(b) Brood transfer experiment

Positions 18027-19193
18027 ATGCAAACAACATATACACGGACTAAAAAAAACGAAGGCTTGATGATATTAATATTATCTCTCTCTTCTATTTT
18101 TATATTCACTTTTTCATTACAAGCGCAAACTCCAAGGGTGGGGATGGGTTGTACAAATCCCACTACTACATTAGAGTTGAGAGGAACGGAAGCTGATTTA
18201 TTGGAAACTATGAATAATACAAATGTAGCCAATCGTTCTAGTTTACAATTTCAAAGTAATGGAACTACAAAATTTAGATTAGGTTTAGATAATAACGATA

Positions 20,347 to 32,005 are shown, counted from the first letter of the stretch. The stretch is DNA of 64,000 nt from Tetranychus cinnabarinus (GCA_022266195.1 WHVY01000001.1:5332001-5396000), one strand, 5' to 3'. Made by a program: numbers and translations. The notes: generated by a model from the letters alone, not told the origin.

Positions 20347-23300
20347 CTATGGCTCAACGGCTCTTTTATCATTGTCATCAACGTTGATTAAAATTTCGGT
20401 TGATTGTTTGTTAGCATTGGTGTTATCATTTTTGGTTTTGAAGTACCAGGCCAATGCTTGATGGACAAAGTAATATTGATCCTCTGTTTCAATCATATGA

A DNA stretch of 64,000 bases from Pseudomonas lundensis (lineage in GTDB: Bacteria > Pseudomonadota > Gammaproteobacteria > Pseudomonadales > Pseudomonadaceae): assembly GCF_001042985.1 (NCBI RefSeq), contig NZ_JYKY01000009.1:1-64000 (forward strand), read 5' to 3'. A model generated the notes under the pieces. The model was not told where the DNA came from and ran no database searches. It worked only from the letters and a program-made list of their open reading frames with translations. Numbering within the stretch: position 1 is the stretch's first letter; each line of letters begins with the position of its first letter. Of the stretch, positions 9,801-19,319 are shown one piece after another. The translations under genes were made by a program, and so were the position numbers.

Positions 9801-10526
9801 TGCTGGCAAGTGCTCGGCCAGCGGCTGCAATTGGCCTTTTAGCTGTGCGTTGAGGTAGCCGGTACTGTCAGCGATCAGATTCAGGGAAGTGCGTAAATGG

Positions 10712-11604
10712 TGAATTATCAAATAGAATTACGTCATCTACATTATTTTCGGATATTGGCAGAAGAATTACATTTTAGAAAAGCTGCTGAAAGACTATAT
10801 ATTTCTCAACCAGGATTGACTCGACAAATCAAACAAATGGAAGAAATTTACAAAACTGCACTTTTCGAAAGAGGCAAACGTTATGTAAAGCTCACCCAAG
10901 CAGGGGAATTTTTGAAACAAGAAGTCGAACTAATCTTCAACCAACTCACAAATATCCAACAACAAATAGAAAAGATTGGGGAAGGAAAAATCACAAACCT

We experimentally altered the size of the brood pile by either adding or removing cocoons prior to the eclosion of the first workers. First, we randomly paired up incipient colonies on day 1 of the experiment; colony pairs contained one, two or three queens per colony. In each pair, one colony was randomly assigned to the ‘cocoon removal’ treatment (abbreviated C−) and one to the ‘cocoon supplementation’ treatment (C+). We checked the colonies daily for the appearance of cocoons and used soft forceps to gently move them from the C− colonies to the corresponding C+ colonies. No rejection behaviour was observed, and colonies naturally practise intraspecific brood raiding (Sommer & Hölldobler 1995). Our results are unlikely to be confounded by differences in worker genetic diversity among our treatments because (i) workers do not appear to be able to identify their mother (Sommer & Hölldobler 1995; Aron et al. 2009) and (ii) there is no clear reason why queens would adjust their productivity based on their relatedness to the brood. We transferred all cocoons that appeared from day 23 (when cocoons were first seen) to day 34, which corresponded to 20 ± 1.6 cocoons (range: 16–25) in the one-queen colony pairs, 33 ± 3.2 (21–41) in the two-queen pairs and 62 ± 2.9 (52–73) in the three-queen pairs. In addition to the C+ and C− colonies, we set up control colonies with one to three queens, in which cocoons were not transferred.